Chiltepin peppers are among the hottest I have ever eaten, but I believe they belong to a family of bird peppers (such as African bird peppers) that grow around the world. If you can find some of these peppers or any hot peppers with a similar level of heat (i.e., 50,000–100,000 Scoville heat units, which is the standard scale for measuring total capsaicin content), then you are in for a treat in your vegetable juice.

As I mentioned earlier, once you are ready for it, the habanero is a great pepper to juice. Just remember not to share your vegetable juice with anyone who isn’t ready for intense heat (100,000–350,000 Scoville units)!

Chiltepin chile peppers cayenne
Chiltepin pepper plant native to southern Arizona

Chile peppers are naturally high in vitamin C, so this gives you an added nutritional boost, and helps preserve the freshness of the juice.


I include my favorite superfood (Rejuvenate!™) in the recipe because I am a huge believer in the power of superfoods to supercharge vegetable juices to make them more powerfully nutritious.

Just as hot peppers add therapeutic value to juice by boosting circulation, superfoods like Rejuvenate! bring powerfully nutritious ingredients like chlorella and spirulina. Chlorella provides amazing nutrition (protein, chlorophyll, essential fats), but also powerful cleansing power due to the special properties of its cell wall that allow it to detoxify everything from heavy metals to toxic chemicals.

Rejuvenate! is designed by Dr. Hank Liers of Health Products Distributors, Inc. to be a full spectrum superfood offering the highest levels of nutrition, detoxification, and support for rejuvenation, regeneration, and healing.

In fact, Rejuvenate! is a unique high-RNA formula, which provides therapeutic levels of dietary nucleic acids (RNA, DNA, nucleotides, nucleosides) that are proven to speed healing, boost cellular energy (as ATP), improve tissue oxygenation, increase functional strength and recovery, and improve personal appearance (exerting anti-aging effects). Rejuvenate! (original greens) just happens to be my personal favorite, and it tastes especially good with “The Doctor.”

Rejuvenate! superfood is actually part of a product line of five Rejuvenate! superfoods, each with it’s own flavor and nutrient profile, but all provide the benefits offered by high levels of dietary RNA. All of these formulas taste good in juice. For example, when I juice just carrots, or apples and other fruits, I prefer to add Rejuvenate Berries & Herbs.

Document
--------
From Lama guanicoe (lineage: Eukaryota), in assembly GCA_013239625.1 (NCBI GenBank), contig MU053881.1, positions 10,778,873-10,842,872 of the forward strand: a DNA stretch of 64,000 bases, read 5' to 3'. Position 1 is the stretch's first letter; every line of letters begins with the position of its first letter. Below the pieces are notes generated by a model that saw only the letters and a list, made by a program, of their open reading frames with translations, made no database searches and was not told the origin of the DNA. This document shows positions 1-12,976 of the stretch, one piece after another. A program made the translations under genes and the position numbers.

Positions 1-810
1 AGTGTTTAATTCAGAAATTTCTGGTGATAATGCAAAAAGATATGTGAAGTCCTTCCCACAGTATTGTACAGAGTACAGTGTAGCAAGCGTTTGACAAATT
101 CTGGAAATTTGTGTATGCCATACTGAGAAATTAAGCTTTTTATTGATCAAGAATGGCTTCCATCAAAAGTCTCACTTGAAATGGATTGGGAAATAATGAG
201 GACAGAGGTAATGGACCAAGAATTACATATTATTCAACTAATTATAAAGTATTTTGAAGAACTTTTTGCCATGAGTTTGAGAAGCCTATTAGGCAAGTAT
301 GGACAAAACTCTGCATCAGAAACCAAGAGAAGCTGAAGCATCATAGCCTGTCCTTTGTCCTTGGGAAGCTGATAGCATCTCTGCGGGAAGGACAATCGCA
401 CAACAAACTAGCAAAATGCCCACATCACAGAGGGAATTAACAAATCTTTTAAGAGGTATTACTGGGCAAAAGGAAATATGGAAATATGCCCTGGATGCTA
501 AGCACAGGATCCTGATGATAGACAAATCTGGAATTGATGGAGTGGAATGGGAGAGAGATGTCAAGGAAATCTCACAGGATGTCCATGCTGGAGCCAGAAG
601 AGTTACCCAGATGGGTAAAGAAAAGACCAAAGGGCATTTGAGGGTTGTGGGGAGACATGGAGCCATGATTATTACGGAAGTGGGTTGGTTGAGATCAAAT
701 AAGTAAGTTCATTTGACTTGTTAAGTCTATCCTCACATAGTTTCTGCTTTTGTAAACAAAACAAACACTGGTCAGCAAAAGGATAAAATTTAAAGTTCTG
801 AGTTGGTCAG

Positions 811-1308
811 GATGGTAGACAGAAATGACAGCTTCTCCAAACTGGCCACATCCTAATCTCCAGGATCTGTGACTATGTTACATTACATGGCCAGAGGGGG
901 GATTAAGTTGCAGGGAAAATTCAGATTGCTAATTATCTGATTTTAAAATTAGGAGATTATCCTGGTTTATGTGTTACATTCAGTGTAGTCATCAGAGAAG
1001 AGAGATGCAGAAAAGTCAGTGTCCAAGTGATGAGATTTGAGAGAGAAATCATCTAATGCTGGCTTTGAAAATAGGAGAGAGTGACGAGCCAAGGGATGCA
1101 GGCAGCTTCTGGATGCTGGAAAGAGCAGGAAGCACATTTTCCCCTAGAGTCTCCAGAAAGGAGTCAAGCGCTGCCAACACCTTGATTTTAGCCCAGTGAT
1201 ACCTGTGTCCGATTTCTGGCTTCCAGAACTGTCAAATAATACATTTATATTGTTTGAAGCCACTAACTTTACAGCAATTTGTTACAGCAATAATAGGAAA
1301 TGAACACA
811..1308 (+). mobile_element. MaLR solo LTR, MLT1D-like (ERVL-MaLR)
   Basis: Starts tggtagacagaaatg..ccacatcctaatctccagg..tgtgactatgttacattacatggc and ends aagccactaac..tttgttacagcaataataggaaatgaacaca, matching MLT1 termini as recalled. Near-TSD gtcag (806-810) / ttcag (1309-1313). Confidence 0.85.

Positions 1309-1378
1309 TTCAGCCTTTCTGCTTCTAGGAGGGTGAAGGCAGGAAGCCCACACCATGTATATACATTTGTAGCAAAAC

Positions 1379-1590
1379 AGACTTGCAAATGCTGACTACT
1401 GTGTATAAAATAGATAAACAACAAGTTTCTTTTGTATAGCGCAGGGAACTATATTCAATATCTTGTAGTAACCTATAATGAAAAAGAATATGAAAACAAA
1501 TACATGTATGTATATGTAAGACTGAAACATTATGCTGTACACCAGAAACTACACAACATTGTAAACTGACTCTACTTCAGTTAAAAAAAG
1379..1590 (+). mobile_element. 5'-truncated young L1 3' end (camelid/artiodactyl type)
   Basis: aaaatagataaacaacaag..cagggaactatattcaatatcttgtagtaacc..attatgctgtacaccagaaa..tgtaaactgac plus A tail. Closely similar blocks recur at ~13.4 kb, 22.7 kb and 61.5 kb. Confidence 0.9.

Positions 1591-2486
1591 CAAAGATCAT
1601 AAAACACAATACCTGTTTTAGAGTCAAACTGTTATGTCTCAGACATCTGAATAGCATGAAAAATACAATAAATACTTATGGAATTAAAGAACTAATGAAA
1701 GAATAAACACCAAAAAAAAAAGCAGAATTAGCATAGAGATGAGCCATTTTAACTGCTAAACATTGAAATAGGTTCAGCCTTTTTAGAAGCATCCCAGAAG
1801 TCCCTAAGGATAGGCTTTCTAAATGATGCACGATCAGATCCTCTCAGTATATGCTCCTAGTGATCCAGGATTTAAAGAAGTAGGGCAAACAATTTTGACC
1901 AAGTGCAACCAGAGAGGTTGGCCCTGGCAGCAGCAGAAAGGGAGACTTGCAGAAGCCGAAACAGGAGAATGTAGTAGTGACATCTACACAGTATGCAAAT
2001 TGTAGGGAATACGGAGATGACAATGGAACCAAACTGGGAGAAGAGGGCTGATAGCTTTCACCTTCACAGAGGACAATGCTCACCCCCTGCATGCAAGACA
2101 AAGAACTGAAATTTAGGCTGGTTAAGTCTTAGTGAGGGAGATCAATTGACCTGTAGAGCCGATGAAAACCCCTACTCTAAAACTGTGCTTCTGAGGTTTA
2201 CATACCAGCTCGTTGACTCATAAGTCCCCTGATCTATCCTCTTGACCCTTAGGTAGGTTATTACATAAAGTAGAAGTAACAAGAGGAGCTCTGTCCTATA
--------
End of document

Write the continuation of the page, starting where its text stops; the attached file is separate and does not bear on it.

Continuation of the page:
So, try to include your favorite superfoods right into your juice. If you don’t want to put them into your juice, make sure to consume superfoods at other times of the day.

We at HPDI include juicing into our Master Rejuvenation Program for optimal health because it works to create health. And juicing works especially well when combined with superfoods, like Rejuvenate!. I highly encourage you to try Rejuvenate! superfoods because they are the only formulas that intentionally provide therapeutic levels of dietary nucleic acids, which are one of the nutrients most proven to support health and healing.


“The Doctor” likely will remain one of my favorite vegetable juices. It’s easy to make, tastes great, offers distinct health benefits, and stores well in the refrigerator (at least compared to most other juices; I usually add a PRO-C capsule into the juice if storing it overnight).

I can fairly guarantee that if you add more vegetable juices into your diet, you will become healthier, more alkaline, better hydrated, and probably both live longer and experience a higher quality of life. That’s the way I see it. So, try this juice recipe today. Just maybe “The Doctor” can help you avoid visiting your doctor. And in any case, it tastes great!


The Summer Lemonade Diet: Refreshes, Hydrates & Cleanses Kidneys – by Fred Liers, PhD

Liver Cleanse with Juices & Herbs – by Fred Liers, PhD


(role of dietary nucleic acids for health and healing; foundational supplements)